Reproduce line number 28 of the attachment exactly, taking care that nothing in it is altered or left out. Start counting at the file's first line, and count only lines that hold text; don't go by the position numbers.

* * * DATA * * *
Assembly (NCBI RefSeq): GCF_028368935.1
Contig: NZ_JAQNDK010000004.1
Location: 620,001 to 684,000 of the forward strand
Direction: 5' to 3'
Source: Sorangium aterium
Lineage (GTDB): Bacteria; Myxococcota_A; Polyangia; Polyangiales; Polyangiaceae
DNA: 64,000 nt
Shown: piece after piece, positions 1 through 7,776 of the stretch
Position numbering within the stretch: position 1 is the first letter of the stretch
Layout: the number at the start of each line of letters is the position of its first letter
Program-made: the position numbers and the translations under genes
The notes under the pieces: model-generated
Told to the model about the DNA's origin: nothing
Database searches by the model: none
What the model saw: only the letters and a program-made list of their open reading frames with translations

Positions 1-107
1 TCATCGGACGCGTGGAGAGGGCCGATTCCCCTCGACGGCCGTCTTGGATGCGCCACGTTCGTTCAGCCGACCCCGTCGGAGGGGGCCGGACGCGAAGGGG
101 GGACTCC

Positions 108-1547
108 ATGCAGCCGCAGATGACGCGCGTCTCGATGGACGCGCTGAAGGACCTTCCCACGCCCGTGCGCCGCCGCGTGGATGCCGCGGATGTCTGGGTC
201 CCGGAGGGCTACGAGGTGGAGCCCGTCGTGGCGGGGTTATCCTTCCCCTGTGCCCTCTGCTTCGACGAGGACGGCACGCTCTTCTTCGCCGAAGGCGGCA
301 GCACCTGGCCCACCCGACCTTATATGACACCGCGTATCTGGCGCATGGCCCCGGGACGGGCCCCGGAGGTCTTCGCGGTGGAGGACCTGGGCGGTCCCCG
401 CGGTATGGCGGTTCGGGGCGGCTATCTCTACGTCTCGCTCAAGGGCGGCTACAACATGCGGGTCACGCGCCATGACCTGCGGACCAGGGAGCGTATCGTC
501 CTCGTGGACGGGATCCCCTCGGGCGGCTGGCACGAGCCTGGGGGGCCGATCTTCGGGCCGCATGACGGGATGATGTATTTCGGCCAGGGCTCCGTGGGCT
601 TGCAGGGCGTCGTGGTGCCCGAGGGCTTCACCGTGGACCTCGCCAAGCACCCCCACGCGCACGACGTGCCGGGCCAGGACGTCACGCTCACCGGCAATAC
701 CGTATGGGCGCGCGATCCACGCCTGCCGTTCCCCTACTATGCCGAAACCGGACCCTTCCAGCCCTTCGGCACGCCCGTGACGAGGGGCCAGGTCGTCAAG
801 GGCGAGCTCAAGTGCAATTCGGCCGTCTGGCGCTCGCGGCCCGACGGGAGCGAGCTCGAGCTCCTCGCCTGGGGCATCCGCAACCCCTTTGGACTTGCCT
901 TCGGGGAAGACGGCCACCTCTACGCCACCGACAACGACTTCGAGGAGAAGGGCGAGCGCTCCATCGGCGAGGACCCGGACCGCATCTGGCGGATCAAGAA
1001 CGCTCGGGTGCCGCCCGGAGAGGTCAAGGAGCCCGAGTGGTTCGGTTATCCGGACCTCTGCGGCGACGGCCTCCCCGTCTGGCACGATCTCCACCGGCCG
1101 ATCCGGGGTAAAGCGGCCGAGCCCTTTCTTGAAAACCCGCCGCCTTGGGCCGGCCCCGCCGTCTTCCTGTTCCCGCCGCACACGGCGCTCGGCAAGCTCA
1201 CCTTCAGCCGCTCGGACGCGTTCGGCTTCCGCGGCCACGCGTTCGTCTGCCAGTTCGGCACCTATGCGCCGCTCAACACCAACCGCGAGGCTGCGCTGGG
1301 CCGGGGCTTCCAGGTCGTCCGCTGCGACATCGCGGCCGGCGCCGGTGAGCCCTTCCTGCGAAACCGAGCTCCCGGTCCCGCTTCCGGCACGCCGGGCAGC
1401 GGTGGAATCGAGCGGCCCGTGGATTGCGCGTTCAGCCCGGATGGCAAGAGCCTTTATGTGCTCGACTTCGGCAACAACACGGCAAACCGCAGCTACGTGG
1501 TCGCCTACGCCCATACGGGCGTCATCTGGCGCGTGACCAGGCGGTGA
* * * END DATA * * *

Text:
901 TCGGGGAAGACGGCCACCTCTACGCCACCGACAACGACTTCGAGGAGAAGGGCGAGCGCTCCATCGGCGAGGACCCGGACCGCATCTGGCGGATCAAGAA